Archive for Life Lessons – Page 5

10 Easy Ways to Make Any New Year a Ripper!

Know where you are and decide where you’re heading.

New Year, New Life ChapterAs this year hurtles at break-neck pace towards its finale, we vow that somehow, 'next year will be better'. But, hang on, is 'better' good enough?  Don't we want it to be the best ever?

Like a fresh, blank page in a book, the New Year marks a brand new chapter in your life. Whether you’re on track to achieve bigger goals or wanting to make smaller changes, these tips will help you set next year up to be a 'ripper'.

1. Learn from the past and move on

If you’ve made a few mistakes this year, don’t worry, we all have! Take time to identify what went wrong, convert your precious life lessons into wisdom and move on. By extracting the lessons from mistakes or failures, you can let whatever was ‘wrong’ about that event go.

2.Take stock of where you are

Step back and give each area of your life an A – F grade. Review what’s working and what isn’t in your relationships, health, wealth/finances, career, home, environment, community, challenge/growth and spirituality/beliefs.

3.Consciously decide what to keep and what will be different

Having mentally reviewed each room in your ‘life house’, decide and make a list of what needs to change. If you do make a change, what will actually be different and how will that be better than what you have today?

4. Create a Next Year Vision

If next year was to be your best, what would you most like to achieve? By this time next year, what will be happening that isn’t happening today. Write down change keywords to decide where you’re going to invest time, energy and effort. Based on where you’re heading, what will it look, sound and feel like and who will be there with you?

5. Decide how you’ll make your vision a reality

This includes setting goals and developing strategies to bring your vision to life. Without these your vision will be based on wishful thinking – unlikely to ever be realised. Make concrete plans and hold yourself accountable for making change happen. Set yourself up for success by surrounding yourself with everything you need to make it happen.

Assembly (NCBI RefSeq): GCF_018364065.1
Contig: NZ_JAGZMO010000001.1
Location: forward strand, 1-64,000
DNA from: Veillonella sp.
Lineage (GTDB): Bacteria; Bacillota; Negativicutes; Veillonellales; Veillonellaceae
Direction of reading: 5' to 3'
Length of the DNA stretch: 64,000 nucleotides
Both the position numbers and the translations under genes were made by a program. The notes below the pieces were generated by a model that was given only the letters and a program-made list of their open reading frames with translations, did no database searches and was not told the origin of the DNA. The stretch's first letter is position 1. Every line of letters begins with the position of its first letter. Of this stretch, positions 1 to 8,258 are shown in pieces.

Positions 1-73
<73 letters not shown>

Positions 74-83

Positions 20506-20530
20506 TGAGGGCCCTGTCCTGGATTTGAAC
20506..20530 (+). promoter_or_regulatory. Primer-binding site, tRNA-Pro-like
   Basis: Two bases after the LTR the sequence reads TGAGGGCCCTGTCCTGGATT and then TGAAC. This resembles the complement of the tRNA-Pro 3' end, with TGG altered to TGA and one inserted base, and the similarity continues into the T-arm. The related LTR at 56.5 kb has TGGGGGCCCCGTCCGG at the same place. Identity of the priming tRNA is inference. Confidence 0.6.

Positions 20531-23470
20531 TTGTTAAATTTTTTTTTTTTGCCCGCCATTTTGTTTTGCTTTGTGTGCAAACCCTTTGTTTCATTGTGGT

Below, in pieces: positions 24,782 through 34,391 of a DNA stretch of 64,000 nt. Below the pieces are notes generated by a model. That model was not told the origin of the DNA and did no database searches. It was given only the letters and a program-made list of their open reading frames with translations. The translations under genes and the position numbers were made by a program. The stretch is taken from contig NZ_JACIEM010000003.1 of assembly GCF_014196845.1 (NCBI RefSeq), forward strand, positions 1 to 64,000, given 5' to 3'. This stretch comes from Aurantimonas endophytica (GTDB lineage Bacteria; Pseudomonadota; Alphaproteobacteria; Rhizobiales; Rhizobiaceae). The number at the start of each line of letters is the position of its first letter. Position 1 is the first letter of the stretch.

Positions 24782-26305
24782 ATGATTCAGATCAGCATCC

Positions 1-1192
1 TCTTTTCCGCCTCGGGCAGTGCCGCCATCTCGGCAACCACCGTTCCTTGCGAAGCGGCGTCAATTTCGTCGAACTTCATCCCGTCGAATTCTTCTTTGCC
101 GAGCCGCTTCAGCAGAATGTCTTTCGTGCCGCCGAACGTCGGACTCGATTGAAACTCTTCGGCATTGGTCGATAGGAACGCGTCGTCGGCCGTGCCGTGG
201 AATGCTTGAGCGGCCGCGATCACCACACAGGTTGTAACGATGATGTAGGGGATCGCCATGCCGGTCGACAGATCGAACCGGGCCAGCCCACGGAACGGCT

6.  Keep it simple

Unecessary complexity often creates drag on life redesign plans.  Like barnacles on a boat, the more you add, the heavier it gets and the slower progress moves.  Before you know it, your big plans have ground to a halt, bogged down in red tape.  Pack light, only do what's necessary and remove any unecessary clutter.

7. Commit to the plan

Change without commitment is like a car without petrol – there's a limit to how far you'll get without it!  What will it take to commit to the necessary action and stick with it for as long as it takes?  Deciding what to say 'no' to will help create the necessary time and energy to make important life redesign changes happen.

8. Engage your support team

Even Hilary didn't conquer Everest alone.  Behind every great achievement is a strong support team – those people who'll protect your back and cheer you on.  Identify what challenges you're likely to face and who you need to keep you on track.  How can you best help them? Remember, life is karmic – what you put out will come back to you many times over.

9. Celebrate the wins

In the quest to 'get things done', we often forget to celebrate our achievements big and small. Take time to feel the satisfaction of achieving each goal and notice what it was that helped you get there. The ‘high’ of achieving a win will keep you motivated for future success.

10. Embrace the small stuff